Your dog will need to associate this with guests coming into your home as well as greeting you. When guests come over, use the same process holding the treats and the verbiage, so your dog associates the jumping, no matter the occasion, with the need to sit and be still followed by the reward of a treat.

9

Practice

Practice several times a day for several weeks before you expect your dog to be able to sit calmly and quietly without jumping and biting.

The Teach Early Method

Least Recommended

1 Vote

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1 Vote

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1

Ouch

Letting your dog know that jumping is uncomfortable and biting hurts is a crucial part of training your dog not to jump and bite.

2

Jump and bite

When your dog jumps and bites, turn your back to your dog and use the key word such as “ouch” or “ah ah.”

3

No attention

Don't give your dog attention to your dog until he calms

4

Follows

If your dog follows you around when you turn away from him, turn around again.

5

Commands

Using a command such as “no,” “ouch,” or “ah ah,” keep your arms crossed and your back to your dog.

6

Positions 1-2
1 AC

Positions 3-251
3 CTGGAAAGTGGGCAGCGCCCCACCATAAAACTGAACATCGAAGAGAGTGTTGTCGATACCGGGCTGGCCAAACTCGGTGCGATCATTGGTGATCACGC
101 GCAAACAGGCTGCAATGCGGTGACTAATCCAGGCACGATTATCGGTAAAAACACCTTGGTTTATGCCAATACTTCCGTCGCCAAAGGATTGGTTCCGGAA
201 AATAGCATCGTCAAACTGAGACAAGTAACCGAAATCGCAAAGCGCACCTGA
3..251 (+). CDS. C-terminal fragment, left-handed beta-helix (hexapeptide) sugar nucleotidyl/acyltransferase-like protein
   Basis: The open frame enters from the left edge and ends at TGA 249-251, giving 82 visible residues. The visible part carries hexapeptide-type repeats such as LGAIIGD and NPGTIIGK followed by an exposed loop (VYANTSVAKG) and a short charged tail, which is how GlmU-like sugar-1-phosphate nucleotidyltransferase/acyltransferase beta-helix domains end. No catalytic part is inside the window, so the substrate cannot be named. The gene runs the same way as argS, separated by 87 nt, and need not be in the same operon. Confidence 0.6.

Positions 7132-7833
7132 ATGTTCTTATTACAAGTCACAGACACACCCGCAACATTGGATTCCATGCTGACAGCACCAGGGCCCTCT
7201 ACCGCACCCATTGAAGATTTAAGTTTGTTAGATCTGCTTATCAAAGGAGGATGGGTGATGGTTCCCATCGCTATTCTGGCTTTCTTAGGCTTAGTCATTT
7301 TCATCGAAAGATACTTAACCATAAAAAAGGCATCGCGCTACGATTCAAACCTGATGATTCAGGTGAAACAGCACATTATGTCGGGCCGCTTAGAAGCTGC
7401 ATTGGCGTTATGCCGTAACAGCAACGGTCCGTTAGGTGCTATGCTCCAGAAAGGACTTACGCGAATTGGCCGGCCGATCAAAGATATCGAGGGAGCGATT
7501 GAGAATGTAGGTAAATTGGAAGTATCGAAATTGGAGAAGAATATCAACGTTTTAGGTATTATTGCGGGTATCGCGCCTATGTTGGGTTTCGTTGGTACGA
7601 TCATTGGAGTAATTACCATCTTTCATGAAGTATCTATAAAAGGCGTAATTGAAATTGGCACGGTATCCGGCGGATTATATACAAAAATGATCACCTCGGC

Calm praise

Once your dog calms, reach down to pet him and praise him.

7

Guests arrive

If your dog jumps at bites when guests arrive in your home, consider leaving a treat bowl near the door and offer your dog a treat each time he sits before opening the door and once your guest is inside.

8

Repeat

You will need to repeat this process every time your dog jumps up and bites to let him know jumping is not okay.

Written by Stephanie Plummer

Veterinary reviewed by:

Published: 11/30/2017, edited: 01/08/2021

Training Questions

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Training Questions and Answers

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Ghost

Dog breed icon

Pit Bull boxer mix

Dog age icon

Ten Months

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Question

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0 found this helpful